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I can't tell you how glad and relieved I was to get your note and to learn that you
have really got some satisfaction and pleasure out of your busy summer. I do hope
you will take a few weeks rest at the end, and not keep on doing things up to the
last, but recline and enjoy what you have already done. The undone things can wait
[illegible] summer. And please thank Bessie3
for her long, newsy letter and her account of everything. I always enjoy her letters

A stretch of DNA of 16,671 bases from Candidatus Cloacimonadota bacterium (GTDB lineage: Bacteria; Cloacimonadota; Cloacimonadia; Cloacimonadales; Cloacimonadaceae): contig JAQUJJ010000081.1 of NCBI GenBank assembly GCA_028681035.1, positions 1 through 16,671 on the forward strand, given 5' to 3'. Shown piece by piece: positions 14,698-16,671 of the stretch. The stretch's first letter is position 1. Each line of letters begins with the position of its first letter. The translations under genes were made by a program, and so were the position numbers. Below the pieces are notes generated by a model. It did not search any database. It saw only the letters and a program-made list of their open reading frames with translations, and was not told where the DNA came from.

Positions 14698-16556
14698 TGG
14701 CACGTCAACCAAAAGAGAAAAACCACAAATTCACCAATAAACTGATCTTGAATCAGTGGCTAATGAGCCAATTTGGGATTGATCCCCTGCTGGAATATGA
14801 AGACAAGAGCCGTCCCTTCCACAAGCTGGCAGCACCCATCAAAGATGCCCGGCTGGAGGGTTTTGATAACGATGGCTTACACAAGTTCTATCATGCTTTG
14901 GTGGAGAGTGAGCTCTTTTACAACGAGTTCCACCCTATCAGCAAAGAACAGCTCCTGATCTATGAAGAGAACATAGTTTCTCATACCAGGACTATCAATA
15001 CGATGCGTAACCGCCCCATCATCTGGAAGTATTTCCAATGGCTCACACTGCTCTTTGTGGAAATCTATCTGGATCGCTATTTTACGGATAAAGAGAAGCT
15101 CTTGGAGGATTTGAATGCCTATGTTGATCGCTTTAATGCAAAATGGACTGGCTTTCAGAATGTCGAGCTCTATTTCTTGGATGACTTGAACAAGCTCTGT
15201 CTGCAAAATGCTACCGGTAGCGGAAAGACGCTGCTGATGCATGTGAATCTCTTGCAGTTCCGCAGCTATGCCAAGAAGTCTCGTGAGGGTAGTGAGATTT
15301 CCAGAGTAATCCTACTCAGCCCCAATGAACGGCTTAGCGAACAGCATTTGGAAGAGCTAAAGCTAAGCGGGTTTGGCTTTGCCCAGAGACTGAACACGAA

so much, and I have read this one many times over, and once aloud. But please give Bess a soft lead pencil to write with, it will be much easier on her eyes and
mine. Why do people ever use hard pencils?
I think it was lovely of you to have Ethel4 and the chil-dren there, and it does my heart good to think what a joyful time Charles5 and Helen Louise6 must have had. I am so glad Jess7 and her boys8 like Charles Edwin. He is easily crushed when people don't like him.
The astronomers are in great distress because I gave the wrong name to the behaviour of the planet Venus which I personally witnessed on the Wieners'9 back porch in the sum-mer of 1893. It should be called an 'occultation', not a transit. It has been corrected in the second printing10. The first man to telegraph about it was not an astronomer, but the ubiquitous Professor Phelps11, of Yale. I enclose his reply to my letter of thanks12. Glance at it and tear it up.